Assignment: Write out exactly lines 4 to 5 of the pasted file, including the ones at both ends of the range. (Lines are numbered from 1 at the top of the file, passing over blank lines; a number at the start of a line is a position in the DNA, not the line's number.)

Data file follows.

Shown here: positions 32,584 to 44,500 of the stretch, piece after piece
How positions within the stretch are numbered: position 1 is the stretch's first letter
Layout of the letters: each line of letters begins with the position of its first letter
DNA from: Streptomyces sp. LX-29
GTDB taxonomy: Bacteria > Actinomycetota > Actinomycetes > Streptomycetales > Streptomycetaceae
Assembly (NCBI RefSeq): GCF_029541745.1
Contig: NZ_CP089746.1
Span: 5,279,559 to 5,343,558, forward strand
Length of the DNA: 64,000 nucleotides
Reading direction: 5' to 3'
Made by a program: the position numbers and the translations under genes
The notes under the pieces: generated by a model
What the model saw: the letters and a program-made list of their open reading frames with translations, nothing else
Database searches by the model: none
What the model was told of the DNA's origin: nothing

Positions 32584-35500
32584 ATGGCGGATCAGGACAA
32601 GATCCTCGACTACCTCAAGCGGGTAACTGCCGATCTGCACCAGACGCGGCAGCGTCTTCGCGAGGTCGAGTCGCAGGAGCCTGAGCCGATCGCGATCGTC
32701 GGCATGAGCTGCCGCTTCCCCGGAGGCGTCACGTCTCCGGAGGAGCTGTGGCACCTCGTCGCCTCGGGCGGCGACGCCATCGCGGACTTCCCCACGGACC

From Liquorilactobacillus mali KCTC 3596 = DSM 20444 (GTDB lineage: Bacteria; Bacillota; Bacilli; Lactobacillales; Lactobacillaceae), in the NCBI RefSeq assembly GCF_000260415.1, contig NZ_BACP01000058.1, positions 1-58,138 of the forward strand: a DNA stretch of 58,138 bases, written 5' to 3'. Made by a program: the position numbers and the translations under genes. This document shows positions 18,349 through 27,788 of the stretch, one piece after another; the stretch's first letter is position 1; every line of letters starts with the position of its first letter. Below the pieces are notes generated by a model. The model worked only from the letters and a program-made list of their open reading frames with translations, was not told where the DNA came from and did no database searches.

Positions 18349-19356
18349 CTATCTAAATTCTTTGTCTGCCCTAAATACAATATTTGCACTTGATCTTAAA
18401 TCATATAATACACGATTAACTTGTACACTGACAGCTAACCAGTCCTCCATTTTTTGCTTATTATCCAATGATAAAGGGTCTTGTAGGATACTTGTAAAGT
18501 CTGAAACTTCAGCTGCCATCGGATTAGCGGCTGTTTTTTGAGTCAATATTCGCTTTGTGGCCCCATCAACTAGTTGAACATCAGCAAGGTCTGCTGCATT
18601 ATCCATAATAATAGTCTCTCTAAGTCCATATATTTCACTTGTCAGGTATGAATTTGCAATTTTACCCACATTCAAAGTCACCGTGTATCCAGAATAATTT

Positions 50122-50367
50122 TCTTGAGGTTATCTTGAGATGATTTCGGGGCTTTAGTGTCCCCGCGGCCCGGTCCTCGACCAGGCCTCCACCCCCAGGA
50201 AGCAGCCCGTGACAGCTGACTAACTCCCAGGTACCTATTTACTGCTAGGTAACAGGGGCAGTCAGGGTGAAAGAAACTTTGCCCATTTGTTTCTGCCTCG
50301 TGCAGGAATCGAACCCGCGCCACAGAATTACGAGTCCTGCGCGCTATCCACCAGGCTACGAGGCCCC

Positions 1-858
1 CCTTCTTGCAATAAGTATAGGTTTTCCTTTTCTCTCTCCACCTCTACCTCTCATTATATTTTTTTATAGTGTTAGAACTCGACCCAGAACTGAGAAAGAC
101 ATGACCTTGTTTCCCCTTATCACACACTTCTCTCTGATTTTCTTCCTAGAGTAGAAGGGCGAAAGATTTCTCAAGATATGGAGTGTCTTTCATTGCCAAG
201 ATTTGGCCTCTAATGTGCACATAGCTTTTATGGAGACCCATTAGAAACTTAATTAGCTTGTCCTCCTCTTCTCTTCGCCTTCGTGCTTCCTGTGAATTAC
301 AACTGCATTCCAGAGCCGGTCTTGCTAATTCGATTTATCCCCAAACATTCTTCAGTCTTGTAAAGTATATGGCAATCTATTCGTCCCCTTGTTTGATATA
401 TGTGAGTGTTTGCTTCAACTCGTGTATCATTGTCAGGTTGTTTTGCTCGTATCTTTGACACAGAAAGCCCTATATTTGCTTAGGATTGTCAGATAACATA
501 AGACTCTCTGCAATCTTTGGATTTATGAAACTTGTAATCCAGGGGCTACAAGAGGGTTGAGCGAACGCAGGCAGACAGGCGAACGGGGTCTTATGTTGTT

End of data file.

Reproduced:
DNA from: Streptomyces sp. LX-29
GTDB taxonomy: Bacteria > Actinomycetota > Actinomycetes > Streptomycetales > Streptomycetaceae